The hullaballoo surrounding the special voting for police, army, civil servants and Zimbabwe Electoral Commission (Zec) officials who were registered to vote on July 14 and 15 has placed the electoral body in a quandary.
The process was chaotic, characterised by riotous scenes where uniformed police officers were seen pushing and shoving each other as they jostled for an opportunity to cast their ballots. Riot police squads were deployed to quell their restive colleagues at places like the Harare Town House where disturbances had gotten out of control. In the end, many of them failed to vote by the end of polling day on Monday, even after the period was extended from the normal 1900hrs to midnight — in some instances even extending into the early hours of the following day.
According to the law, specifically Section 81A of the Electoral Act, “the last special polling day must be at least sixteen (16) days before the ordinary voting day”. Monday, July 15, was exactly 16 days before the ordinary voting day, July 31 — meaning that legally, no special voting can take place after that day.
There are arguments that there was voting that took place at some centres after midnight on Monday, which, if true, would be against the law. But what seems to be the real headache for Zec is how to ensure that those Zimbabweans that happen to have been drafted onto the special voters’ roll because of the circumstances they find themselves in, are not disenfranchised — without breaking the law The electoral body has so far indicated that those that failed to exercise their right to vote would be put on the ordinary voters’ roll to enable them to vote.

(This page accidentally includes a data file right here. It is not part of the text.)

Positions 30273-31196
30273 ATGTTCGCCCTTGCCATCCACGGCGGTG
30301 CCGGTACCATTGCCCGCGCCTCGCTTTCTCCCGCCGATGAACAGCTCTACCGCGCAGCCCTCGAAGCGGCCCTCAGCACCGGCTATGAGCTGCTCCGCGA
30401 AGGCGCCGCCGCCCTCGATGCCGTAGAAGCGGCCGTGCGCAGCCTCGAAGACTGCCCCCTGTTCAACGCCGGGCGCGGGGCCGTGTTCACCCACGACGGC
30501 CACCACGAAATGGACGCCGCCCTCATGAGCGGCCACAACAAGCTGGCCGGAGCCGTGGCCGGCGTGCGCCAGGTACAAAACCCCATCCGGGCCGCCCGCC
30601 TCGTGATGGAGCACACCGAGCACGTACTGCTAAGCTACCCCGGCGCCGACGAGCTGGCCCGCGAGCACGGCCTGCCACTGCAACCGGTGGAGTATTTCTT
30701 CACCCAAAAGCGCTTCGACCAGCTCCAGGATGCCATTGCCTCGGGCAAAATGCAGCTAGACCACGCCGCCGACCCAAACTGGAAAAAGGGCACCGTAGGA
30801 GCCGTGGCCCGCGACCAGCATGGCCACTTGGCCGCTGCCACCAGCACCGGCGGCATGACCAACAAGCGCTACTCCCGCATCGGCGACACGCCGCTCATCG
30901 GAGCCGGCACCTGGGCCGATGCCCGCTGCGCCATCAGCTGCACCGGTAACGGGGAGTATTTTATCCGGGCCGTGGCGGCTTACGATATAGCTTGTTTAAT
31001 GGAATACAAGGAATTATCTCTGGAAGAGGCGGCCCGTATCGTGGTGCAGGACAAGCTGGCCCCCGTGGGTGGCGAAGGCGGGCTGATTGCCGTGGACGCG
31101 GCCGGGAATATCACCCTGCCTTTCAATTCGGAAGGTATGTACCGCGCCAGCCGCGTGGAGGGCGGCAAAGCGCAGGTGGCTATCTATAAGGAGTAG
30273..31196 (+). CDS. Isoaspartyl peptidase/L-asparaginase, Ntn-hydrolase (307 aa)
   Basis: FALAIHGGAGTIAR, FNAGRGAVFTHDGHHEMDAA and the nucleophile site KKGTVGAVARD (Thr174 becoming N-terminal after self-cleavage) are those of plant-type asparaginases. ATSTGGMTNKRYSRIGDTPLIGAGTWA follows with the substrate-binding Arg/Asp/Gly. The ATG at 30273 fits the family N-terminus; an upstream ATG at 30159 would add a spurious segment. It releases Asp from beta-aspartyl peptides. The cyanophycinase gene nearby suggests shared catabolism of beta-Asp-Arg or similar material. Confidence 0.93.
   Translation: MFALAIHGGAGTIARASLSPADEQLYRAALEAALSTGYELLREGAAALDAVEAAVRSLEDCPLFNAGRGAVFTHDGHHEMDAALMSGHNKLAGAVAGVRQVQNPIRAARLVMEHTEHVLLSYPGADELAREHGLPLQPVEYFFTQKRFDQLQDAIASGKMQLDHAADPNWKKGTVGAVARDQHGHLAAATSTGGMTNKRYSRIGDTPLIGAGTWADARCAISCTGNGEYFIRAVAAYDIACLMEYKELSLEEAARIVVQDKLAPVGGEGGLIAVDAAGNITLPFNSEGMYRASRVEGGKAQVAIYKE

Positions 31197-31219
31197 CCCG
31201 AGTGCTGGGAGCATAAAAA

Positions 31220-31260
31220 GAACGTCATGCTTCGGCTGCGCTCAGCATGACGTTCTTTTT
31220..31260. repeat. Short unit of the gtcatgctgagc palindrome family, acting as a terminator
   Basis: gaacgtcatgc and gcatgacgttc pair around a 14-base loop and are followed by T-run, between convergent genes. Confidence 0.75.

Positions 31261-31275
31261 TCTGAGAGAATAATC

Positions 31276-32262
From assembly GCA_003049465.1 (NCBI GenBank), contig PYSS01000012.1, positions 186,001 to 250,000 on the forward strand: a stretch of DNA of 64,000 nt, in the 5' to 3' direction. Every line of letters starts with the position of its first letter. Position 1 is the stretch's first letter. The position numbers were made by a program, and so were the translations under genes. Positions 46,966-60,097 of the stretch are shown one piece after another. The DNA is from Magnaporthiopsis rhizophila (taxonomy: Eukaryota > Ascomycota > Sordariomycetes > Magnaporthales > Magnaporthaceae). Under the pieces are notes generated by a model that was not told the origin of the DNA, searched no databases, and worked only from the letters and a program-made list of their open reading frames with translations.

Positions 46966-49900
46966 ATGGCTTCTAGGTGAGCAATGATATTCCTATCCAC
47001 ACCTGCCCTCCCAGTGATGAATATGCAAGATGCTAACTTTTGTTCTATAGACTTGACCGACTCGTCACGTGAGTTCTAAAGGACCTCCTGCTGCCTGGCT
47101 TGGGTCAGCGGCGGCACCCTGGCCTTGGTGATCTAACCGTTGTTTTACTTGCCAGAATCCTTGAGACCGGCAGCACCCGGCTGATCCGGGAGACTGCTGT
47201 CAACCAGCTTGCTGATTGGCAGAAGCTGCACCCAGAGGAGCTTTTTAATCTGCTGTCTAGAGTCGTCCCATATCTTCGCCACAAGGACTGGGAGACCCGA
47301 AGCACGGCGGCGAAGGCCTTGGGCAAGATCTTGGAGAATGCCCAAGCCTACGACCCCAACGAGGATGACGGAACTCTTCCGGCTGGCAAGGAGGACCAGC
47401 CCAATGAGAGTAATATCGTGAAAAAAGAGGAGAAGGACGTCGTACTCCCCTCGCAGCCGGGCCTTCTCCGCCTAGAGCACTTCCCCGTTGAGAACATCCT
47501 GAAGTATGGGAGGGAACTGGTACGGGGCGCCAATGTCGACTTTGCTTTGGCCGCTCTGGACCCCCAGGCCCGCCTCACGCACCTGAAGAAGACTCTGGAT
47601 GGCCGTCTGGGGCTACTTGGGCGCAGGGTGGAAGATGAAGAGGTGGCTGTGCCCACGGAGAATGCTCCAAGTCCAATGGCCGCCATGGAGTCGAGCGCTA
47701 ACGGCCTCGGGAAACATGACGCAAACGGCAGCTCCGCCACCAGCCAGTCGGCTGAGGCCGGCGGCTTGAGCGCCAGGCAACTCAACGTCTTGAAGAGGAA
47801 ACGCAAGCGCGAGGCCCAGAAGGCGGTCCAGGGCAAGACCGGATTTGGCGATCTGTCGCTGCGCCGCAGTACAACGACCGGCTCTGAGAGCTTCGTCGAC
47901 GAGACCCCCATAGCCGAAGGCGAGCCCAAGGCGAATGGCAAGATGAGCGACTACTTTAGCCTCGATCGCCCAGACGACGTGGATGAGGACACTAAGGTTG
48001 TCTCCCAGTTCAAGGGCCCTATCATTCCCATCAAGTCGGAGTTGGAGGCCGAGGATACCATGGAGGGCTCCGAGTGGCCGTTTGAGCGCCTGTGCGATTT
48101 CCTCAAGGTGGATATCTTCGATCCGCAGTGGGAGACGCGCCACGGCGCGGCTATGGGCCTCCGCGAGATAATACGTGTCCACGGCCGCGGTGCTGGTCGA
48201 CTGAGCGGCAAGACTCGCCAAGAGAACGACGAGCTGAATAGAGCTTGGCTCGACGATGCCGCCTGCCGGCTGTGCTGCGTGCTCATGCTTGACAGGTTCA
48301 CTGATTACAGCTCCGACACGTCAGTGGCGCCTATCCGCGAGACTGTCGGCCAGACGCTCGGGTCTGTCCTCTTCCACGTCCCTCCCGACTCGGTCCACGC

The question, however, is whether or not it would be legal to do so, given that the ordinary voters’ roll ought to have been closed on July 9 — shutting out many hundreds of people who would have wanted to exercise their right to vote, but could not beat the deadline for reasons not of their making — including similar chaotic situations that have now affected those that were on the special voters’ roll.
Similarly, the law has given the ordinary voting period as the day ending midnight, July 31. But what happens if, for unforeseen reasons, the chaos re-emerges and people are unable to vote until the end of that day?
Zec may be a professional body headed by people with integrity, but their undoing may be their not-so-wise and premature claims that “we are ready to roll”. It will not be easy now for the electoral body to turn around and say “no, we really are not ready to roll after all”. Clearly, Zec underestimated the influence that politics would have on its processes. There are claims now that certain political parties may have deliberately delayed the commission’s ability to print ballot papers through unnecessary court applications. There are even more scary allegations that the commissioners of Zec may be working with a secretariat that is politically imbedded and which is in reality answerable to political animals and not to the commission.
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Zec will need to do a lot of soul-searching and strategising if they hope to emerge from the July 31 cloud with enough face and integrity to face the nation without shame.